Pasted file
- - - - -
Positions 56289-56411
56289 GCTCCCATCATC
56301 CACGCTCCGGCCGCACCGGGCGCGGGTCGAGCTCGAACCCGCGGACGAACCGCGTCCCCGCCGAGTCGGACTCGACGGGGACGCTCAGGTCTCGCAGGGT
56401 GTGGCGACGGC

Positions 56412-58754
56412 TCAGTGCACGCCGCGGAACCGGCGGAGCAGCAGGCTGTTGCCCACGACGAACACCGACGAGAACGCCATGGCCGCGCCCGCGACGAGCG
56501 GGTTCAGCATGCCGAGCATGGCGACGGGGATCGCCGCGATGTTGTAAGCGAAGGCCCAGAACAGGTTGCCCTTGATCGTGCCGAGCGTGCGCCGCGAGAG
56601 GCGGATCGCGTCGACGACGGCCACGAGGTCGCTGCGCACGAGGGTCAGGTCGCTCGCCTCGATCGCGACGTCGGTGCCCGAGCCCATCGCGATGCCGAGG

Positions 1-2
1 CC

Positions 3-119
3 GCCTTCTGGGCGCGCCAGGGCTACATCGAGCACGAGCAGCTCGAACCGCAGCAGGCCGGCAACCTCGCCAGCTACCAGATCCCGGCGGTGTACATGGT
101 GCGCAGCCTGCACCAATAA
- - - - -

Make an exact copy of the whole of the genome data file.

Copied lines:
Positions 56289-56411
56289 GCTCCCATCATC
56301 CACGCTCCGGCCGCACCGGGCGCGGGTCGAGCTCGAACCCGCGGACGAACCGCGTCCCCGCCGAGTCGGACTCGACGGGGACGCTCAGGTCTCGCAGGGT
56401 GTGGCGACGGC

Positions 56412-58754
56412 TCAGTGCACGCCGCGGAACCGGCGGAGCAGCAGGCTGTTGCCCACGACGAACACCGACGAGAACGCCATGGCCGCGCCCGCGACGAGCG
56501 GGTTCAGCATGCCGAGCATGGCGACGGGGATCGCCGCGATGTTGTAAGCGAAGGCCCAGAACAGGTTGCCCTTGATCGTGCCGAGCGTGCGCCGCGAGAG
56601 GCGGATCGCGTCGACGACGGCCACGAGGTCGCTGCGCACGAGGGTCAGGTCGCTCGCCTCGATCGCGACGTCGGTGCCCGAGCCCATCGCGATGCCGAGG

Positions 1-2
1 CC

Positions 3-119
3 GCCTTCTGGGCGCGCCAGGGCTACATCGAGCACGAGCAGCTCGAACCGCAGCAGGCCGGCAACCTCGCCAGCTACCAGATCCCGGCGGTGTACATGGT
101 GCGCAGCCTGCACCAATAA